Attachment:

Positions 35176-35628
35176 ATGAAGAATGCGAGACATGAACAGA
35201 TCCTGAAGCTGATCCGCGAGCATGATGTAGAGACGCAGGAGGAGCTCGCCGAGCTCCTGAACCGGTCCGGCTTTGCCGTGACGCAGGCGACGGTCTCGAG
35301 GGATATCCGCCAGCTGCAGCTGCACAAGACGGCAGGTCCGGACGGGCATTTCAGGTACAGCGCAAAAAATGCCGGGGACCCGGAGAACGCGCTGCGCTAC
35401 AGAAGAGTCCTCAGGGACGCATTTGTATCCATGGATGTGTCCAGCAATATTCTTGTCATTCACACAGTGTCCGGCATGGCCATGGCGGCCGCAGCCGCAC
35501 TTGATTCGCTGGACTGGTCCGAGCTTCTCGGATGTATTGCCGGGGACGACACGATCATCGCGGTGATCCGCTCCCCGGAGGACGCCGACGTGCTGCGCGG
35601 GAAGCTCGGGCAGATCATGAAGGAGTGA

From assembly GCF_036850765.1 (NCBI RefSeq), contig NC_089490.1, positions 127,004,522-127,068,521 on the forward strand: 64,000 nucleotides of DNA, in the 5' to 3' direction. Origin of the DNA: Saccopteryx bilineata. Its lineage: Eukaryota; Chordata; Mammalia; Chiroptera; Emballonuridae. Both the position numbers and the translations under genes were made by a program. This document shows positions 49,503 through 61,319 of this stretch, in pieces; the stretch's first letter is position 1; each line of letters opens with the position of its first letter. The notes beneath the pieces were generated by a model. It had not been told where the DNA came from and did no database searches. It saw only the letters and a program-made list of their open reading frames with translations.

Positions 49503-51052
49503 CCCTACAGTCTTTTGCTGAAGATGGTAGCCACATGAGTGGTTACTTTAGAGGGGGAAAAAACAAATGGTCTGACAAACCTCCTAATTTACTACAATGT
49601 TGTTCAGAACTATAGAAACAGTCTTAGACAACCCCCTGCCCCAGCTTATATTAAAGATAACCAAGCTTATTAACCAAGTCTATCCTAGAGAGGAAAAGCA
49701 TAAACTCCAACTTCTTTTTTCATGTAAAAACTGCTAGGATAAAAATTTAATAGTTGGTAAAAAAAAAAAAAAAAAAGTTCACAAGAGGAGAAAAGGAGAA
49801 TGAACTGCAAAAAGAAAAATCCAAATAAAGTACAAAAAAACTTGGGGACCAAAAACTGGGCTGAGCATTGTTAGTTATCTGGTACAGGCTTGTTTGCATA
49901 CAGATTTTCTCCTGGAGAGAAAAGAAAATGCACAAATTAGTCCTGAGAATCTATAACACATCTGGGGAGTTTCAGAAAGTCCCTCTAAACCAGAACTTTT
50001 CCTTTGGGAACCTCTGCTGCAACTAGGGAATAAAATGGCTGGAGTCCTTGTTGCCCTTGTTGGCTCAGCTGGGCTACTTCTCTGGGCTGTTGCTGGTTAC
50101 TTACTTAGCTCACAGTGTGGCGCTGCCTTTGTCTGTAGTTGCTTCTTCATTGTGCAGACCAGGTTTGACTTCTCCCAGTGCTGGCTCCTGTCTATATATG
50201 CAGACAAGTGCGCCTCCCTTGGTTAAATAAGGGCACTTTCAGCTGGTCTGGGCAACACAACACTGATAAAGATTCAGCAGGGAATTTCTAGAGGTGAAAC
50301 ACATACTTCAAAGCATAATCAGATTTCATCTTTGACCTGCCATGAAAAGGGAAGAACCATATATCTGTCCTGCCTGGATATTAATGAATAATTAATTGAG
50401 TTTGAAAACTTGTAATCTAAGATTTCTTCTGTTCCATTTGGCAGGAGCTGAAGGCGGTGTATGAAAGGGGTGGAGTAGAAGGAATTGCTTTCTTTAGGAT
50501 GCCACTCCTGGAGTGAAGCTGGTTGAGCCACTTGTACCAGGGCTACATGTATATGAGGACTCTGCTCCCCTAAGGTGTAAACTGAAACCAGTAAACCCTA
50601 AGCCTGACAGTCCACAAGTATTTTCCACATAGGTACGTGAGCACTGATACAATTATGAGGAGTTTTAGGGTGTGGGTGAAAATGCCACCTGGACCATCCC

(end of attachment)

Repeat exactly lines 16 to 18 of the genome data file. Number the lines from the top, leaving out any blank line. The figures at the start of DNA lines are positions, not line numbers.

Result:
50101 TTACTTAGCTCACAGTGTGGCGCTGCCTTTGTCTGTAGTTGCTTCTTCATTGTGCAGACCAGGTTTGACTTCTCCCAGTGCTGGCTCCTGTCTATATATG
50201 CAGACAAGTGCGCCTCCCTTGGTTAAATAAGGGCACTTTCAGCTGGTCTGGGCAACACAACACTGATAAAGATTCAGCAGGGAATTTCTAGAGGTGAAAC
50301 ACATACTTCAAAGCATAATCAGATTTCATCTTTGACCTGCCATGAAAAGGGAAGAACCATATATCTGTCCTGCCTGGATATTAATGAATAATTAATTGAG